Year-to-date, we are approaching 100 separate incidents of “shots fired.” (99 through 10/7). While no district has remained unscathed, three districts have been identified as accounting for the majority of the activity (East, South, and West). Remarkably, we have not seen an innocent third party killed as a result of this reckless behavior. But how long are we going to keep beating the odds… particularly as the most recent incidents have been brazenly occurring in the light of day?
In attending community forums throughout the City, the questions asked of me have an air of understandable urgency and fear: are these upticks due to gang violence/drug rips/ or an influx of migration from larger cities? All of these (and more) have been raised. Unfortunately, the only consistent theme that emerges through it all is that ongoing or festering conflicts are being resolved with guns, not words. While it may be true that the some culprits involved have ties to gangs (current or former members), that is not to say that this is a manifestation of some sort of informally declared gang “war” over something. Impulsive behavior, a lack of anger management skills, a street “code” that emphasizes not being “disrespected,” or “proving” one’s abilities, and ready-access to guns is a “perfect storm” for wreaking havoc on the psyche of an entire community. In essence, a quarter of a million people are being hijacked and co-opted into living mired in perceptions of fear owing to the antics of a relatively small group of individuals.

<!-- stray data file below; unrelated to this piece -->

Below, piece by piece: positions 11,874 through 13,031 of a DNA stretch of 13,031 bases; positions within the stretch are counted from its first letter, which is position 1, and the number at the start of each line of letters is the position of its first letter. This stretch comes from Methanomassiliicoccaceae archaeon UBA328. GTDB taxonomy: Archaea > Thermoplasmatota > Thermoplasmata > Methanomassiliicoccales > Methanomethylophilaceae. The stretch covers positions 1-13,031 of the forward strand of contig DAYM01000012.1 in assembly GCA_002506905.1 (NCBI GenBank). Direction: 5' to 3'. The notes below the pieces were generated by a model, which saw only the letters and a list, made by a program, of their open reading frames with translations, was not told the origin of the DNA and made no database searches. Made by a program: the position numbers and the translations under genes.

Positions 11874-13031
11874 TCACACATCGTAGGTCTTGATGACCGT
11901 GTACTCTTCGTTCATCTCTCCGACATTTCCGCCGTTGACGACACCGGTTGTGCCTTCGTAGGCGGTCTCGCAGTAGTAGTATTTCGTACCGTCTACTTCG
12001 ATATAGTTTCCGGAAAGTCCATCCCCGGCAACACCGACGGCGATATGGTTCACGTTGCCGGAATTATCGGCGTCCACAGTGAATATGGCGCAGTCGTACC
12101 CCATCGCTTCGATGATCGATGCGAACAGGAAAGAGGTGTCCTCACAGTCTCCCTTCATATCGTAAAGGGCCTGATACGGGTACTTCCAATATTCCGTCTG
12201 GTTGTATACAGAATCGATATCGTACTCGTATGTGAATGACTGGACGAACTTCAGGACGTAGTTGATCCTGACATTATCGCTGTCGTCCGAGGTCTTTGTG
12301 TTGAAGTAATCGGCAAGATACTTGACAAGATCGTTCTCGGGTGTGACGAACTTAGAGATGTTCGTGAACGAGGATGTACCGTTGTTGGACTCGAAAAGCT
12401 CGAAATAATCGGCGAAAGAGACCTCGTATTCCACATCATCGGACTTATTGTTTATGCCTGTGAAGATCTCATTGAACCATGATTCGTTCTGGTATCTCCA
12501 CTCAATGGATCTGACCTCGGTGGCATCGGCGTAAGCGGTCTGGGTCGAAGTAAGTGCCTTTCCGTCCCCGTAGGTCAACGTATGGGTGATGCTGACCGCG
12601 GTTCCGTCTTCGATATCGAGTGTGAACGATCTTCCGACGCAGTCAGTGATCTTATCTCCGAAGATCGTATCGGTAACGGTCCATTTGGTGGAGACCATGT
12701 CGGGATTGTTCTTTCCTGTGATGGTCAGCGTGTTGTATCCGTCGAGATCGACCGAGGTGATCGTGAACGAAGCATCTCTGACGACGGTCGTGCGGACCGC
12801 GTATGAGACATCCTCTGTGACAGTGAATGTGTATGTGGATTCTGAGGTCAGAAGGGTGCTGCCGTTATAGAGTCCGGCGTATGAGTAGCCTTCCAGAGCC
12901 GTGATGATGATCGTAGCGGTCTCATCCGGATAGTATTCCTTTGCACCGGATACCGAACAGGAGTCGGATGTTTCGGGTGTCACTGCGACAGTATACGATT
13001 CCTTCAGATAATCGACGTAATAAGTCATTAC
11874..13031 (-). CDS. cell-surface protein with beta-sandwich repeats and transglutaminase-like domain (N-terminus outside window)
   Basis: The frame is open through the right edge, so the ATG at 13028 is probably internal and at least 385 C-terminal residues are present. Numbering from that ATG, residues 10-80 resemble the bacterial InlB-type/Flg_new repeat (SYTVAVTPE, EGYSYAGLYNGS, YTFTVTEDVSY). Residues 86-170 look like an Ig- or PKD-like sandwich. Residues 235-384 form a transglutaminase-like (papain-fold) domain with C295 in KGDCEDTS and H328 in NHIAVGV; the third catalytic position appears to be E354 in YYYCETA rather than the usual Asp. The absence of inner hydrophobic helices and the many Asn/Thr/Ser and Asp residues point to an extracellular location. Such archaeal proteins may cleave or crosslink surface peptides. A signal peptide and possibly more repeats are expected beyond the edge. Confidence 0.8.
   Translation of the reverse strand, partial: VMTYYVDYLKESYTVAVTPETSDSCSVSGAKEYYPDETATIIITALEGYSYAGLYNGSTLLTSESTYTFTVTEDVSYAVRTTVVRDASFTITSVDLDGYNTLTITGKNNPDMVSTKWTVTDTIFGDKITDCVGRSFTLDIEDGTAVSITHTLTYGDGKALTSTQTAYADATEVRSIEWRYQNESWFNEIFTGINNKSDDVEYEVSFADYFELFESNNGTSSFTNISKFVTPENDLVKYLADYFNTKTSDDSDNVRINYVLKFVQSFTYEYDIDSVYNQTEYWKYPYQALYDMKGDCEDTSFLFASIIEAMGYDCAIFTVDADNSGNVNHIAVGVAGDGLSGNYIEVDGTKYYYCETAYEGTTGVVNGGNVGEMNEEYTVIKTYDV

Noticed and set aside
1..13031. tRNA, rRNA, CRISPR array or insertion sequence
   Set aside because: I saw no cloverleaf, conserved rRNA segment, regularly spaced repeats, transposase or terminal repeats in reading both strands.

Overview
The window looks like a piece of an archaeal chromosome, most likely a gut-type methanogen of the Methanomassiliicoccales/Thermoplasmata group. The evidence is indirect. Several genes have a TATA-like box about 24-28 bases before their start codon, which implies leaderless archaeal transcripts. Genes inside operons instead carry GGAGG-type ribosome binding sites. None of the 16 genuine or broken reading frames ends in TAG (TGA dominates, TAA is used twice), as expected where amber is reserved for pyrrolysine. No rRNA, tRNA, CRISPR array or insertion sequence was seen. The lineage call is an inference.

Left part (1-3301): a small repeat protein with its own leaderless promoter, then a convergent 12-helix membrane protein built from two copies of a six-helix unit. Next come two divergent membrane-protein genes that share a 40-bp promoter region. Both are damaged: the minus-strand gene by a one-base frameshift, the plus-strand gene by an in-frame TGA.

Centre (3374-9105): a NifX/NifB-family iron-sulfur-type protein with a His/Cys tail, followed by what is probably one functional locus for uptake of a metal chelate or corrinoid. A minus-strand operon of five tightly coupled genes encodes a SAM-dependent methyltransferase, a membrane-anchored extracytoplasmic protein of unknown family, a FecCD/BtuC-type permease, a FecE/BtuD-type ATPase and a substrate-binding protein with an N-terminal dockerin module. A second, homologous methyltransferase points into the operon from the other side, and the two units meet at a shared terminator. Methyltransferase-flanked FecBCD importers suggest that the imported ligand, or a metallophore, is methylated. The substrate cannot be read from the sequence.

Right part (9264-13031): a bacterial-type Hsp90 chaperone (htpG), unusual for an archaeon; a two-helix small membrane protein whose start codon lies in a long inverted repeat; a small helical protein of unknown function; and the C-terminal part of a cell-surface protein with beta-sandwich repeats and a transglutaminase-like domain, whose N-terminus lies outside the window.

A basic tenet of community policing is that the cops cannot go it alone. We need the community’s help in trying to keep dangerous people from continuing to inflict harm(s) in our neighborhoods and on our way of life. Yes, the police can continue to conduct high visibility operations in problem areas and during times that our analysts identify as being susceptible based on previous activities. Our neighborhood officers, our gang officers, and patrol services continue to work with community members, apartment landlords and renters, homeowners, leaders in our communities and houses of worship, and businesses in trying to keep the lines of communication open with topical reporting of concerns and/or suspicious persons. We are constantly sharing information and partnering with our bordering agencies about people and issues of common interest. And we utilize technology wherever possible (i.e., camera footage obtained from public and private access ports) and collect forensics (i.e., shell casings) in most of these cases (all casings are submitted through a national database known as NIBN: National Integrated Ballistics Information Network). But NIBN has a significant backlog of cases and, ironically, since the majority of our cases have not resulted in people getting killed, our submissions must defer to the more compelling cases where there are homicide victims; so our abilities to link our cases of gun violence from one incident to the next are not going to be expedited. But shell casings can’t talk anyways… we rely on people for that!
So in spite of all of our best efforts, our greatest opportunity to prevent “shots fired” and to hold those responsible accountable for their actions, still hinges on good old-fashioned intelligence that originates from the community… “you.” Whenever we can get witnesses to step forward or even if we can get anonymous tips, we at least have some actionable intelligence that can be vetted and pursued through lawful means. But if no one will come forward (or if we all assume that it’s not “my” responsibility) then we are likely destined to see no end to this downward spiral of gun violence. For the good of our City, our neighborhoods, our families and our friends, help us to rid our community of this reckless behavior which threatens our very way of life!
This post was originally published on October 11, 2016 on Chief Koval’s blog.